"Audrey," he said, putting a hand on her shoulder. "What happened? Tell me what happened."

She seemed to collapse in on herself at his touch, her shoulders accordioning in and her arms falling to her sides, and she grabbed hold of him mostly to keep herself standing. "Peter, thank God. We thought you were--but you're just--Hiro left and--Zane." Well, that's frustrating. She really did mean to be speaking in complete sentences, but things seemed to be getting a little complicated on the way to her mouth.

Peter wasn't patient enough to wait for it to get fixed--he'd knew it was about Hiro and he knew it was bad. He needed the rest. "Do you mind if I--?" he asked, touching his own head.

"No--go 'head." Not under normal circumstances, not in a million years, but just now it was an easier way to get it out.

He stepped closer to her and focused on her thoughts, pulling out the things that he needed--careful not to touch anything he didn't need to. Mind-reading was one of Peter's least favorite abilities, and he tried to keep it shut down when he wasn't using it. The last thing he needed was everyone else's thoughts, when half the time he couldn't even make sense of his own. Times like these, though--"Got it," he said, and suddenly he understood Audrey's panic. "Oh my--you're kidding--he didn't--Hiro!" Suddenly the sentence-fragment thing was understandable as well. "I'll get him."

No time for any more explanation than that, no matter what state Audrey's blood pressure was in. Hiro was running very good odds for getting himself killed. If Peter had been entirely human, he would have sprinted for the door. Instead, he shut his eyes hard and tried to imagine where they might go--what they might falsely think was a weak spot in the cinderblock fortress that was Homeland Security. Gates, he decided, if it was me I'd try gates. A sickening lurch and he was there, rain pelting diagonally against his face--fifteen feet of wrought metal skyscraping up in front of him.

He'd teleported to the side of the main gate, having no desire to get caught and shot in the head the instant he showed up. He knew guards patrolled the perimeter of the place, but last he'd heard, none of the patrols ventured outside the metal fencing. He thought he would probably be safe enough to see them coming.

He had sudden second thoughts about this theory as he heard a burst of quiet noises behind him, the shuffle of careful footfalls. Damn it all, he swore silently. Hiro, you'd better stay alive for just a couple more minutes while I take care of this. He slid carefully back from the fence, hiding himself in the long shadows of nearby buildings, and watched until the noise became a person.

The guard came from the direction of the main gate, walking carefully along the fencing--Peter waited for the man's head and shoulders to come into view, and then he moved. He came in from behind and tackled the man, getting one hand over his mouth as he pinned him against the fence, scrabbling for the guard's gun.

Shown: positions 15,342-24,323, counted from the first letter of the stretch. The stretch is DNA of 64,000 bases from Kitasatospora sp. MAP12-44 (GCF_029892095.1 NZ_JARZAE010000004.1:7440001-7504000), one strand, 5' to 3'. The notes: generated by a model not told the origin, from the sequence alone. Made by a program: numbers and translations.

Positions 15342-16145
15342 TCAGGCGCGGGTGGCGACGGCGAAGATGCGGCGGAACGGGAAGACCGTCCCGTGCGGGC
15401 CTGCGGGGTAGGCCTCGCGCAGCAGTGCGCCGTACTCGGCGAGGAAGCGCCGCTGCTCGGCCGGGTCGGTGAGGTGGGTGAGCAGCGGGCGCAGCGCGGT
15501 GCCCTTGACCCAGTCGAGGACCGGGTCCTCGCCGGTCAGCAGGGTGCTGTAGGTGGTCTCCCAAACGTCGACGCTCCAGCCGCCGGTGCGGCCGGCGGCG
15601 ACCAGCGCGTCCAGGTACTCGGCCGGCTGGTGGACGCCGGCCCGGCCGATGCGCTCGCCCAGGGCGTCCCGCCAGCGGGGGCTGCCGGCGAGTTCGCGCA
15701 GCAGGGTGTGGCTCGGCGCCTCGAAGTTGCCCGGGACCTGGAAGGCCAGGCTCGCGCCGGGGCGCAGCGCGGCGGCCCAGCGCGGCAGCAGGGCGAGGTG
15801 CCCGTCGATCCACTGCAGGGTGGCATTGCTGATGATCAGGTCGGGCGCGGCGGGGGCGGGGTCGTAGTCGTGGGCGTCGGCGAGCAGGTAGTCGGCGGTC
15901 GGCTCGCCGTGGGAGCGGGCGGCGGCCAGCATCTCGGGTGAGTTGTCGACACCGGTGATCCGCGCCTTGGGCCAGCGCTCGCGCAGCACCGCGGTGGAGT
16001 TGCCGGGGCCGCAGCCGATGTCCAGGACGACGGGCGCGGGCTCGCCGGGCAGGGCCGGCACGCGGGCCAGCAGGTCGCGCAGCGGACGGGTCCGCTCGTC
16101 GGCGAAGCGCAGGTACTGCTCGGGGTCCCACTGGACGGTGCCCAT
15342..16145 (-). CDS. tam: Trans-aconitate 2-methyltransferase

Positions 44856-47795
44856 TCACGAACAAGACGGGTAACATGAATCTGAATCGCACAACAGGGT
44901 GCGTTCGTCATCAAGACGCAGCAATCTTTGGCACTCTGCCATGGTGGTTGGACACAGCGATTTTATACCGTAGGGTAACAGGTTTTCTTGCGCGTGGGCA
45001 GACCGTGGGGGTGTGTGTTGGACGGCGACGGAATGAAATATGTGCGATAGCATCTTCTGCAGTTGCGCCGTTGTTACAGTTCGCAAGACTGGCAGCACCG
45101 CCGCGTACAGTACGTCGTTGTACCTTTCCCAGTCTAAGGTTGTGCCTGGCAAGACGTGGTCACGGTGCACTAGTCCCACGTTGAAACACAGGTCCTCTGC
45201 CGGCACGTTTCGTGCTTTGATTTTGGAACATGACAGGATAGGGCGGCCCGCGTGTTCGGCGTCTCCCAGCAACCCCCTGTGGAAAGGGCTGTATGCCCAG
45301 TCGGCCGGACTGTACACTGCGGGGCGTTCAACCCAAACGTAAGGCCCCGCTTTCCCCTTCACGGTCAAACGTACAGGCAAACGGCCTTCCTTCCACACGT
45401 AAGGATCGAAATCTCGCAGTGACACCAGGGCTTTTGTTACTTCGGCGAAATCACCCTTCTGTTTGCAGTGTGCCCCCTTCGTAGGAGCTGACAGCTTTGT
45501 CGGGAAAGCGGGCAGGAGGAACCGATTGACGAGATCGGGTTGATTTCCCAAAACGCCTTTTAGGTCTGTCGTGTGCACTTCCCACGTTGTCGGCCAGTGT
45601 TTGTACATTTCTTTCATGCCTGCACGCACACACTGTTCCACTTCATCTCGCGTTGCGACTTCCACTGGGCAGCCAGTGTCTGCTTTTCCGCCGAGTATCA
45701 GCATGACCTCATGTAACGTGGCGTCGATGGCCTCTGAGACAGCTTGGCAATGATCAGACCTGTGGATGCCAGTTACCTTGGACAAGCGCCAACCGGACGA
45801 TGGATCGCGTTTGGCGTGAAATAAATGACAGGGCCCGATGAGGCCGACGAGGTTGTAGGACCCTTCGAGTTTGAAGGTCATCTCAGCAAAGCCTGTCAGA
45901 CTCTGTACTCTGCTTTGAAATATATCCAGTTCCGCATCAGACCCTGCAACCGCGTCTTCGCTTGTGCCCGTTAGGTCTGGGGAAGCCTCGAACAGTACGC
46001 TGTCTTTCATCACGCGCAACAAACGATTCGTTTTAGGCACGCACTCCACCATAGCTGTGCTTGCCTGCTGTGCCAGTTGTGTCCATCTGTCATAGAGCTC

Only it wasn't a guard. It was Hiro--black eyes going wide at the attack, pushing automatically away before he had the same revelation as Peter. This wasn't an enemy--at least, probably not. Comparatively not. Peter let go instantly, jumping away from Hiro as if he expected violence. Remember two days ago when you oh-so-briefly tried to kill me? We're not going to forget that. "What are you doing here?"

"What am I doing here?" Hiro whispered furiously, throwing the question back. "What are you doing here?"

"You're supposed to be in there," Peter said, jerking an angry finger at the Homeland Security building eighty feet away. "On some jailbreak mission!"

"Yeah, well, I realized it was a stupid idea," Hiro said blankly. "I was going home."

"You were--" Peter gaped lamely. Every bit of the wind stolen from his sails.

"Why?" Hiro said suspiciously. "What the hell are you doing here anyway?" A pause as a thought occurred to him--a sudden and correct hypothesis. "You weren't--rescuing me, were you?"

"Yes, if you absolutely must know," Peter snapped, in a sudden roaring bad temper. The rain was driving painfully hard, and he was getting water down the back of his collar, and he was less than a hundred feet from the most dangerous building in New York City, and now on top of it all, his rescue mission was a failure. "I was. I was coming to save you. There, are you happy?"

He couldn't tell in the dark with everything blurred by rain, but he thought Hiro might be smiling. No, he was definitely smiling. "Happy? Not generally speaking. You?"

"No, I'm pretty unhappy," Peter agreed, feeling inexplicably mollified. "Sort of unhappier the last two days, though." He said it quietly and casually, but he knew Hiro picked up on it--he was smiling again. Peter pretended to ignore the smile, squinting crankily up at the rain-choked sky. "It's very wet out here. We should probably go home."

"Yeah," Hiro said, shoving his hands in his pockets. "Let's go home."